You're probably right -- I do need to review my thermo. University was many years ago, and thermo was taught in a hot class room in the middle of summer by a prof who was in his 60s and coasting to retirement. But I meant to claim that lithium battery chemistry was thermodynamically reversible _in theory_, whereas a heat engine (such as a gasoline engine) is not. Although I'm not really sure if this is true either, but practical efficiencies are in the 90% range (according to the sources cited by wikipedia), which includes internal impedances, and other real-world losses. So it seems likely to either be theoretically thermodynamically reversible, or very close.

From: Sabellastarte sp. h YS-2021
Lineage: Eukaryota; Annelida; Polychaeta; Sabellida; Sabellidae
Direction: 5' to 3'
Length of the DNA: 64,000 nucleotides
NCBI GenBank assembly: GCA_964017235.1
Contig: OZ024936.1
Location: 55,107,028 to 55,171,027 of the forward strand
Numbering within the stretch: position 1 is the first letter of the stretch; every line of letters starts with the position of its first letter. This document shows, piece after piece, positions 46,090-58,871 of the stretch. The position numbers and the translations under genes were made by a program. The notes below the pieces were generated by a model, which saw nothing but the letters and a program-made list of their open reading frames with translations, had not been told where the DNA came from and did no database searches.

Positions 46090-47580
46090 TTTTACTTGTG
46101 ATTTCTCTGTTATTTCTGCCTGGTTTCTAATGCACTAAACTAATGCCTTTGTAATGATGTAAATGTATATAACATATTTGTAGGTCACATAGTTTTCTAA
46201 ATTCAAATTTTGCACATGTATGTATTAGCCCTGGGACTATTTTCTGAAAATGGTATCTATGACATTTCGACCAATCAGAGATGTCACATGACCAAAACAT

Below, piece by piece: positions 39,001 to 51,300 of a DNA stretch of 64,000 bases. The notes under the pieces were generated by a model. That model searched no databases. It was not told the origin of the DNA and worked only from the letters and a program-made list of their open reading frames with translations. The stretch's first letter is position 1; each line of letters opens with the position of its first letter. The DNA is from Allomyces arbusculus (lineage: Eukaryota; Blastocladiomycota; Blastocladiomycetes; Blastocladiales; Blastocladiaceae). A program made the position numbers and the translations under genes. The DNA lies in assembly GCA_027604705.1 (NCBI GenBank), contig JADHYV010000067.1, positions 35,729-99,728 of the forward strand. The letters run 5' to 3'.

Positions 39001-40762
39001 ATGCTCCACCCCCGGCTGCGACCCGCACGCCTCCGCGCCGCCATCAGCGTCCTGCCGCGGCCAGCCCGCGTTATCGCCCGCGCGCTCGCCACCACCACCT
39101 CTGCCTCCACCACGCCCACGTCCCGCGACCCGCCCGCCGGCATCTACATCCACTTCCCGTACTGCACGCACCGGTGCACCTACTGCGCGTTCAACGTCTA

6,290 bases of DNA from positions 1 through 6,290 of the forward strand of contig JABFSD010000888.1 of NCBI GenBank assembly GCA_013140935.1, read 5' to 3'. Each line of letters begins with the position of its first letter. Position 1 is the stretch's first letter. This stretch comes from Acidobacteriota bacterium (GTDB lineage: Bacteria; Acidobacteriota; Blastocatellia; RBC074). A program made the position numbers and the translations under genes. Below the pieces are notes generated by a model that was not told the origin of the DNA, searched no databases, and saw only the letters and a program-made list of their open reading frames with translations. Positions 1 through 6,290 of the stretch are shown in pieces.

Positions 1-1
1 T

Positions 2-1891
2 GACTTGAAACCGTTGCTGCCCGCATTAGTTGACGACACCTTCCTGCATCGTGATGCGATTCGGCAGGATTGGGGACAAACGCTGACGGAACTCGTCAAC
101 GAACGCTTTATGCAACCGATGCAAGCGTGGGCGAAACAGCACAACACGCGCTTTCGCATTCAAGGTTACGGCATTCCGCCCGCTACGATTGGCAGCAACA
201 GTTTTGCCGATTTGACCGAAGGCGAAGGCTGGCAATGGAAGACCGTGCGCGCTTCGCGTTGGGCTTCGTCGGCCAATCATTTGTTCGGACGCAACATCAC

But you were the one who said the hydrocarbons were being burned (in your previous post). In this case, lithium battery discharge/recharge cycle is up to ~90% efficient, whereas gasoline burning has an average efficiency of 25-35%. So ignoring the efficiency of the hypothetical gasoline recovery process, that's a difference of at least 55%.
I think it's ironic that you consider a difference between 100% and 90% completely invalidates what I'm saying, but me pointing out a difference between 90% and 35% is being pedantic.